Issues & Advocacy


Since 1878, the National Guard Association of the United States (NGAUS) has been fighting for the needs of the National Guard on Capitol Hill. 

Recent legislative successes include:

Passage of National Guard Veterans Status

All retired National Guardsmen and Reservists are now recognized as veterans in U.S. law. President Barack Obama signed legislation Dec. 16, 2016, that expands the legal definition of a veteran to include Guardsmen and Reservists with 20 years of service. U.S. law previously defined veterans as service members with more than 179 consecutive days of federal (Title 10) active duty for other than training. Most active- component members meet the standard after a year of service, but until the war on terror, many Guardsmen and Reservists served entire careers without a qualifying mobilization. The new status is honorary and does not convey any additional benefits. NGAUS had pushed for the change for six years.

12304b Benefits Parity

  • Pre- and post-mobilization TRICARE included in fiscal 2018 House NDAA (NGAUS is working with a bipartisan group of senators to address TRICARE and early retirement credit issues in Senate NDAA)
  • Post-9/11 GI Bill benefit accrual included in the Harry Colmery Veterans Educational Assistance Act of 2017, signed by the president in Aug. 16

GI Bill Expansion

  • Represents the most sweeping changes to education benefits for service members, veterans, spouses and children since Post-9/11 GI Bill in 2008
  • Includes 12304b fix mentioned above and eliminates the 15-year cap on using GI Bill benefits
  • Increases eligibility for reserve-component service members who have served less than 36 months on active duty
         Eliminates the 40 percent tier and bumps those up to the 50 percent tier while changing the current 50 percent tier to 60 percent
  • Incorporates language to make it easier for surviving spouses and dependents to receive transfer of education benefits


  • Key provisions and programmatic funding included in House-passed NDAA, Senate-passed NDAA, and House-passed defense appropriations legislation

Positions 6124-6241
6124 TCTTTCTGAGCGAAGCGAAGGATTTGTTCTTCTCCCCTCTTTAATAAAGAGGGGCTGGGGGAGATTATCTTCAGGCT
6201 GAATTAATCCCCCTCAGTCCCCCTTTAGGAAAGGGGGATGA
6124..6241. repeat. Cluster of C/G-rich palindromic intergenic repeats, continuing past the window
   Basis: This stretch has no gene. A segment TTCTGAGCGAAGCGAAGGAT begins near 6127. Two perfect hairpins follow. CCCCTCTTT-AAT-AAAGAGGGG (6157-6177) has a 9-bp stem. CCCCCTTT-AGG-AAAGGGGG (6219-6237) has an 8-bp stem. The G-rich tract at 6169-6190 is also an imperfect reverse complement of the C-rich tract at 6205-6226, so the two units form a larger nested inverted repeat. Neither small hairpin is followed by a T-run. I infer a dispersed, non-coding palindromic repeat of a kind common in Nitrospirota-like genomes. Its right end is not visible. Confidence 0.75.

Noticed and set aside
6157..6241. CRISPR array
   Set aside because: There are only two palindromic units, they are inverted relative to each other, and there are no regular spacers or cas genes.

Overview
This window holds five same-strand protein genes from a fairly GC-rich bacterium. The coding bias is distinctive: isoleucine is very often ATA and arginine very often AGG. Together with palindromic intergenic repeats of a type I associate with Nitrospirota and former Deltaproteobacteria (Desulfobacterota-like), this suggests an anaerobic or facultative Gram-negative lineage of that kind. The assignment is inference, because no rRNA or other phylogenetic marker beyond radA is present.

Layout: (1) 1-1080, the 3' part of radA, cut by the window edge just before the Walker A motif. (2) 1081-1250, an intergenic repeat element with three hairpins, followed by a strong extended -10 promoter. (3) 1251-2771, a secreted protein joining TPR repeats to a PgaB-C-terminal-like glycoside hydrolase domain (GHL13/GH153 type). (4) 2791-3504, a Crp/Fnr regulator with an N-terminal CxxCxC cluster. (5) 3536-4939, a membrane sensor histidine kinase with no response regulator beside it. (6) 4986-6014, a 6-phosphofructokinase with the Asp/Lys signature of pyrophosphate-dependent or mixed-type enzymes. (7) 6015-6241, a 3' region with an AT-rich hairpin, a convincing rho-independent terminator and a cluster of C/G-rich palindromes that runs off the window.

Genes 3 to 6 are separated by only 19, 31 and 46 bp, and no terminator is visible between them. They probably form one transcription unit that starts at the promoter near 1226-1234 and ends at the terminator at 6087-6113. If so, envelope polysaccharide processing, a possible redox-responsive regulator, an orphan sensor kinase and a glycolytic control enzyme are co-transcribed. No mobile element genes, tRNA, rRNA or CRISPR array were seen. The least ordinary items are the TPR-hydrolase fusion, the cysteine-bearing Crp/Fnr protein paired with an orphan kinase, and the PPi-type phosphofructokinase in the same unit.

• Additional funds for C-130 upgrades, F-15 AESA
  • Funds for Black Hawk modernization
  • $1 billion for the National Guard and Reserve Equipment Account
  • Additional funds for the National Guard Counterdrug program, State Partnership Program, STARBASE, Youth Challenge, and Yellow Ribbon

Other notable legislative successes:

National Guard Empowerment

NGAUS has worked to ensure that National Guard leaders have an enhanced voice and position in the Department of Defense decision-making process. In 2008, NGAUS worked with Congress to pass Empowerment I, elevating the Chief of the National Guard Bureau (CNGB) from a three-star to a four-star general. NGAUS celebrated the victory, but didn’t stop there. In 2011, NGAUS successfully pushed for Empowerment II, which provided a seat for the CNGB on the Joint Chiefs of Staff and re-established a three-star Vice Chief position, an effort that’s considered the most significant legislative victory since the Militia Act of 1903 created the modern, dual-mission National Guard.

Overturning Proposed Air National Guard Cuts

In 2012, the Air Force shocked Congress and the National Guard community by announcing drastic cuts to the Air National Guard, including more than 5,000 personnel and 200 aircraft. NGAUS, the Council of Governors and our members argued that the Air Force was disproportionally applying cuts to the National Guard, which would harm our ability to respond domestically and abroad. After months of debate, Congress agreed with NGAUS and halted most of the proposed personnel and aircraft cuts to the Air National Guard.

Creation of Commission on the Future of the Army

The panel, established by the FY15 defense authorization bill, was charged with investigating how the Army should look to meet the national security threats of the future. NGAUS lobbied Congress for the creation of the Commission following a proposal to remove all attack aviation from the National Guard, among other disagreements over Army force structure and equipment. In January 2016, the National Commission on the Future of the Army (NCFA) released its final report that included 63 recommendations, many of which are favorable for the reserve component.